Company organization structures are not democratic by definition.
Who decide who will lead the Company?
Shouldn´t be a democratic vote (from all employs) better for popping up meritocracy?
Organization elections are still at stone age.
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Giovanni - I agree completely - in fact, there's a strong theoretical basis for giving subordinates voting rights over their bosses. I've written about this - it's too long to go into here, but you could read it at http://changethis.com/manifesto/show/19.BossDictator
This is an idea whose time has come!
I'd love to hear more about *how* you actually put a company on the path to democracy (even though, as you note, it's against the very nature of the corporation!). Some great examples: Whole Foods' three decades of experimentation around democratic capitalism--unprecedented autonomy and information in the front lines. You can check out Whole Foods' CEO John Mackey's videos and essays on his MIX Maverick page: http://www.managementexchange.com/users/john-mackey. Also, there's an organization dedicated to celebrating democracy in the workplace--lots of great examples of how this works in practice. It's called World Blu, and you can check out this year's list of the most democratic workplaces here: http://www.worldblu.com/
Some companies are moving in this direction. Gore & Associates, the folks who make GoreTex, puts a lot of weight on peer-ranking. Terri Kelly, Gore's CEO, writes in her first blog entry here on the MIX,
"In our company, we have found it very useful to adopt a peer ranking system. All associates get the opportunity to rank members of their team, including their leaders. They are asked to create a contribution list in rank order based on who they believe is making the greatest contribution to the success of the enterprise. This approach serves as an excellent form of “checks and balances” when it comes to who is truly recognized for their contributions as well as for overall leadership."
shouldn't the CEO "election" work like it works in the real democratic life?
i.e. sure, it can happen after the election the elected leader looses preferences but it doesn't mean the elected leader should leave to drive the country. Right?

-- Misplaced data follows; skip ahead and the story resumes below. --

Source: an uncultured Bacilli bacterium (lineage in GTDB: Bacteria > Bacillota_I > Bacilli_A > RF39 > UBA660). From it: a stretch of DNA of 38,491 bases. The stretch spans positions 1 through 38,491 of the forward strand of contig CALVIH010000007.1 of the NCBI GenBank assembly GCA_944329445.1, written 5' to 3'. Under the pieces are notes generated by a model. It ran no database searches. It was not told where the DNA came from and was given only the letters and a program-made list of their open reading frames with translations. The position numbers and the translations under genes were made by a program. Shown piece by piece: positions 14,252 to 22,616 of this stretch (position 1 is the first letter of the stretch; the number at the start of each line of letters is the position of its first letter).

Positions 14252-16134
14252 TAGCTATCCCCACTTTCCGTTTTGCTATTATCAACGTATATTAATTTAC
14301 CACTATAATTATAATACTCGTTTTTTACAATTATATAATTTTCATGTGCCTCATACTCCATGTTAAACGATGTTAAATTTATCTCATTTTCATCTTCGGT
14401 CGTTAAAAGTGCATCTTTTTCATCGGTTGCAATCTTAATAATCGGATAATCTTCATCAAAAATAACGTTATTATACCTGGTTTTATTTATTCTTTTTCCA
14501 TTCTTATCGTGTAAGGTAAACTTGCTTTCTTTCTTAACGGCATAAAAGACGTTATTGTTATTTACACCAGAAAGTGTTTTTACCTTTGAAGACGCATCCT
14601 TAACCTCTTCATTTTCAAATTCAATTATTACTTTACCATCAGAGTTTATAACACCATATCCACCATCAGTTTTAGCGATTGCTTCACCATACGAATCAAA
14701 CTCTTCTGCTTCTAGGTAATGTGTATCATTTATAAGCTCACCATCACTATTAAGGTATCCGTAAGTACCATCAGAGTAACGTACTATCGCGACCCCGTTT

As it is today in organizations, how high is the consensus inside Companies in your opinion?
In my view, less than 15-20% without knowing a-priori when the CEO mandate will expire.
You are right when you say "you can't make it 100% democratic". Yap, do you really think in our countries we have 100% democracy?
It's always a matter of rough approximation....but it works better then than the best dictatorship.
As they look like today, Companies are (at the best) monarchies with the king and his Court.
Russ Ackoff actually suggested how to implement democracy in organizations in one of his books and claimed that there's enough empirical evidence to show that his idea works.
Here's a thought: In a democracy, elected leaders never have a 100% approval rating. In fact, it's often hard to get even above the 50% mark. If your organization elected a CEO and then 50% of the people don't believe in him, what do you think will be the organization's level of performance? You can't make it 100% democratic, although you are probably on the right track.
Dear Chetan, Polly, David,
thanks for your valuable comment.
Chetan, your article is simply great. Risking to be fired I'm going to spread it in my Company :)
You got exactly the point.
On daily basis I face with incompetent managers followed by more incompetent sub-managers.
I wonder if the (bad) state of a lot of Companies nowadays dependes of such kind management.
Nevertheless, I think the Corporate Governance today is a totalitarism regime.
Social-wise is interesting to note we leave in a double life: the one where after long wars and battles we won the Democracy (and still we tend to a real Democracy) the other (the job-life) where we still leave in the Medieval era.
I wonder what can we do to introduce by below the Democracy in Organizations?
Is it right to replicate the model/history (revolution, battle, etc.) which brought us to Democracy in our Countries?
It would be interesting a debate on State, Corporate and Market...how to co-exist in a sustainable echo-system.
Thanks for y[our feedback! very appreciated.